Not everything you shouldn't do is outlined in the Bible or the Catechism . . . or, for that matter, in Canon law, which also governs what Catholics may and may not do. We're not Fundamentalists in the sense that everything we believe must be written down to be justified.
Canon law does say that it is forbidden to officially witness an invalid marriage (that would be the best man or maid of honor), but I cannot now find the [exact] reference. The principle that in general you should not attend the wedding of an invalid marriage flows from general moral principles and not from positive law. (Because the marriage is not valid, and the purpose of attending a wedding is to bear witness to the marriage and to celebrate the marriage.) It is contradictory to attend a wedding that you know is invalid because you're bearing false witness to it. You are attesting that it is a marriage when in fact it is not a marriage and you are encouraging the two parties in their sin.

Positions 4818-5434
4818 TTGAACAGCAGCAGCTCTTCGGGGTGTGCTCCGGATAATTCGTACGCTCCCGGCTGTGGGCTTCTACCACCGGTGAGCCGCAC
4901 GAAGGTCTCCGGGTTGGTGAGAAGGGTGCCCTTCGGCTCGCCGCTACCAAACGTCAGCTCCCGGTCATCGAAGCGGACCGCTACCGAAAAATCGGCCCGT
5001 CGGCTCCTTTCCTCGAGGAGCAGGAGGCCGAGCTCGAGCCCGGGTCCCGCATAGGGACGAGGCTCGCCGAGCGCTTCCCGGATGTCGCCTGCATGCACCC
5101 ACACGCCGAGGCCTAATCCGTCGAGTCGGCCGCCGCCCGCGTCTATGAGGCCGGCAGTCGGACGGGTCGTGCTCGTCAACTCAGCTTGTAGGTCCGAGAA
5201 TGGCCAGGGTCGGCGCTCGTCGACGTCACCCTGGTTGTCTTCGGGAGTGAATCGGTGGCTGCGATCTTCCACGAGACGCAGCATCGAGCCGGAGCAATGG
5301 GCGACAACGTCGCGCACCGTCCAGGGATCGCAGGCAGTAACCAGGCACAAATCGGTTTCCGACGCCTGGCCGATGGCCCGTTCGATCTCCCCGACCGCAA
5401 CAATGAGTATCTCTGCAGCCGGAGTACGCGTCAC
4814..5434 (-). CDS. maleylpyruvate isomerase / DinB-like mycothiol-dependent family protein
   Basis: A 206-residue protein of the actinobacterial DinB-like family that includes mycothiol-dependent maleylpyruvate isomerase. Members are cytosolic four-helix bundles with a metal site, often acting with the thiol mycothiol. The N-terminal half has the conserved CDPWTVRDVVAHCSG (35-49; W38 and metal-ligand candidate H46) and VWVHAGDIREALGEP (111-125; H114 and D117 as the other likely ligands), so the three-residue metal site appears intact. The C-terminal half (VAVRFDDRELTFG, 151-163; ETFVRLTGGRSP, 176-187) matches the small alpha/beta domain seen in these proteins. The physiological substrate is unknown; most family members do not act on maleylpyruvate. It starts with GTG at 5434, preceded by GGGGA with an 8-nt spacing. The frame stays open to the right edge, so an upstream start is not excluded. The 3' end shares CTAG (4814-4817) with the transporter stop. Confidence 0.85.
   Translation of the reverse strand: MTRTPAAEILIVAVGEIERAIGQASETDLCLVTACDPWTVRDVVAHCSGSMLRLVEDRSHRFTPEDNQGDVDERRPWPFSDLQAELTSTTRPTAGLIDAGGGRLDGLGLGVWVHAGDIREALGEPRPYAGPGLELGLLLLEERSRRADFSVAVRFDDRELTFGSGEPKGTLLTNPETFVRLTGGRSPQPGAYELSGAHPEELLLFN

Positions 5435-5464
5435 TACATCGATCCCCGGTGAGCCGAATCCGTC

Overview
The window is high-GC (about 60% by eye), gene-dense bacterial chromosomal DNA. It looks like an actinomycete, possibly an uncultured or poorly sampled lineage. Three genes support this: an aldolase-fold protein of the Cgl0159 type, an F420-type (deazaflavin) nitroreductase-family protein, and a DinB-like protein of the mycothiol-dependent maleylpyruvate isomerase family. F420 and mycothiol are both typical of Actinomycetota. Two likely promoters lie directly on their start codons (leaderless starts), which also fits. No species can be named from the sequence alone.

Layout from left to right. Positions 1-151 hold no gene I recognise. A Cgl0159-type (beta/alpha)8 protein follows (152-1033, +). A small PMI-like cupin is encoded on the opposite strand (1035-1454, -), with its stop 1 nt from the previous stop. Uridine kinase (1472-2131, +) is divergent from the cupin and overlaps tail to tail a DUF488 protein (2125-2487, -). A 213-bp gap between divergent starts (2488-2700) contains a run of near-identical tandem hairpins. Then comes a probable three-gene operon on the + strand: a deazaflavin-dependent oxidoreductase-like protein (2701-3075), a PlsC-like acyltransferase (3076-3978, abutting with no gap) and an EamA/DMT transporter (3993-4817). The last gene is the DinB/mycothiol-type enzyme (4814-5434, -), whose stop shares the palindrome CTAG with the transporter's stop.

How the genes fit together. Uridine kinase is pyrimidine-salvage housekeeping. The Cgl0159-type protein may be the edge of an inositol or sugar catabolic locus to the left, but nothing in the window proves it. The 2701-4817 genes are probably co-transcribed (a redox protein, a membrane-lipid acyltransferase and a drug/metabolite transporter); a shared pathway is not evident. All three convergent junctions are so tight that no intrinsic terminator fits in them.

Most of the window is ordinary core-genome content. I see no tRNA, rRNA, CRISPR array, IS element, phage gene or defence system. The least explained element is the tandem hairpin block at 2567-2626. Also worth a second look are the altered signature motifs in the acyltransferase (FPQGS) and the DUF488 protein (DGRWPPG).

But, in general, this is a judgment call. There may be some circumstances under which the lesser evil is to go to the marriage. (For example, if it is the marriage of a son or daughter and not going would so disrupt your relationship with others that it would prove to be an impediment to the faith of the parties getting married.)
As in many things, the issue is not black and white, and your conscience must be your guide.